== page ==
Hartblei Super-Rotator 35mm f/2.8 MC


I like architectural photography and nature photography (macro or otherwise), and both call from time to time for perspective control. Hence, I have acquired a couple of perspective control lenses. One is the well-known PC-Nikkor 28/3.5, and the other one is the Hartblei 35/2.8 Super-Rotator, shortly reviewed here.

Hartblei is an Ukrainian manufacturer which provides several out-of-the-ordinary lenses, like medium format fisheyes and tilt-shift lenses in various focal lengths and mounts. I bought mine a couple of years ago through Kiev Camera, but it seems they no longer offer this lens -- and it isn't mentioned on the factory product list, either. So perhaps it is a discontinued product? In any case, on with the review!

Lens Characteristics and Ergonomics

The Hartblei is mostly made of metal, and that shows in its comparatively hefty weight of 640 grams. The focus and shift rings are covered in knurled rubber, and the filter threads are plastic, but otherwise the construction is metallic. I have no idea of the optical contstruction, except that the front and back elements are multicoated and shine in pink and green when oblique light reflects off it.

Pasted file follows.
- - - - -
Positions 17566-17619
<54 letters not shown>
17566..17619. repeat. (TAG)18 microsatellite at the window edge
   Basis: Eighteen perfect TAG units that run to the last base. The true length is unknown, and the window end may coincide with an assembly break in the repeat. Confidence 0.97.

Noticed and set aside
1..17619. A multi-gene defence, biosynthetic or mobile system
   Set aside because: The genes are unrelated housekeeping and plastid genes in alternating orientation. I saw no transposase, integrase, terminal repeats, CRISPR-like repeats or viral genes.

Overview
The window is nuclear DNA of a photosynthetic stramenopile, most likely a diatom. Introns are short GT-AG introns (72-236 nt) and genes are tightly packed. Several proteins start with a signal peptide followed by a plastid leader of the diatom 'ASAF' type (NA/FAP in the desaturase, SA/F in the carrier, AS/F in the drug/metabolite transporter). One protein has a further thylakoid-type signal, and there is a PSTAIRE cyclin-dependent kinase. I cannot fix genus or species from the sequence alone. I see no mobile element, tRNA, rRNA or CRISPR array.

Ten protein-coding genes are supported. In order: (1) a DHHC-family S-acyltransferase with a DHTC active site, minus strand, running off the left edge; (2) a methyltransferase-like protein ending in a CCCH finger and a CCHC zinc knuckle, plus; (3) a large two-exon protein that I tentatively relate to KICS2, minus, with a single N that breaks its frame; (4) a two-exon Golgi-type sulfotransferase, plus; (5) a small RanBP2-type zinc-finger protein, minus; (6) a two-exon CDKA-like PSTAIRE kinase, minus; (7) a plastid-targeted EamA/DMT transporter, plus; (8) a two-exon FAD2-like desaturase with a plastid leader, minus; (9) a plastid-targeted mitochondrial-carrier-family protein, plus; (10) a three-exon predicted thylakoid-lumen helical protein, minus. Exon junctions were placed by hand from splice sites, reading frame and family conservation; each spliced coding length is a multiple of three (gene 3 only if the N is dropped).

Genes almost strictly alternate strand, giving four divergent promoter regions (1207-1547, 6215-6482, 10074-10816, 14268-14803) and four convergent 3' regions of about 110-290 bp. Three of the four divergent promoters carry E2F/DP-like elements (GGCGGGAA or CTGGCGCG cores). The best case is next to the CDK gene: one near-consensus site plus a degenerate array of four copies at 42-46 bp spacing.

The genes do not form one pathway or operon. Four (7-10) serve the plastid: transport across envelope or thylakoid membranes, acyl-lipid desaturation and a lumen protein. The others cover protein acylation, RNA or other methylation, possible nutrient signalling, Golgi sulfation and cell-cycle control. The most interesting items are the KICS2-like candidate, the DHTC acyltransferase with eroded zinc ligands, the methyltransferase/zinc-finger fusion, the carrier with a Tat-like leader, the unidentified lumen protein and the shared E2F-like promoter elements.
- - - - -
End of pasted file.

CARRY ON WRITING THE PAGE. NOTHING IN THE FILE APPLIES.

Furthest to the front of the lens is of course the filter thread, which is 62mm in diameter. Next comes the focusing ring, thick and easy to get hold of. The lens focuses down to 0.24m and reaches roughly 1:3 magnification at that position; however the front of the lens is only about 10cm away from the subject at this point. The focus throw is long, about 300 degrees, and the first four centimeters -- from 0.24 to 0.28m -- take up one quarter of a turn! To compare, on my PC-Nikkor the whole range from 0.3m to infinity fits into the same 90 degrees! The focus ring is rather well damped -- not too stiff, but definitely does not turn effortlessly either. It has a typical "thick Russian helicoid grease" feel to it which is not necessarily bad in close-up photography.

The aperture is set with a ring, located within the shift ring, which has two small tabs on oppisite sides of the lens to assist in turning the ring (see the picture). The aperture can be set down to f/22 with click-stops at the usual places. Since the lens doesn't have automatic aperture, and has to be manually stopped down for taking the photograph, a preset would have been helpful but unfortunately there is none, so unless you want to take your eye off the camera, you have to count the clicks when stopping down the aperture.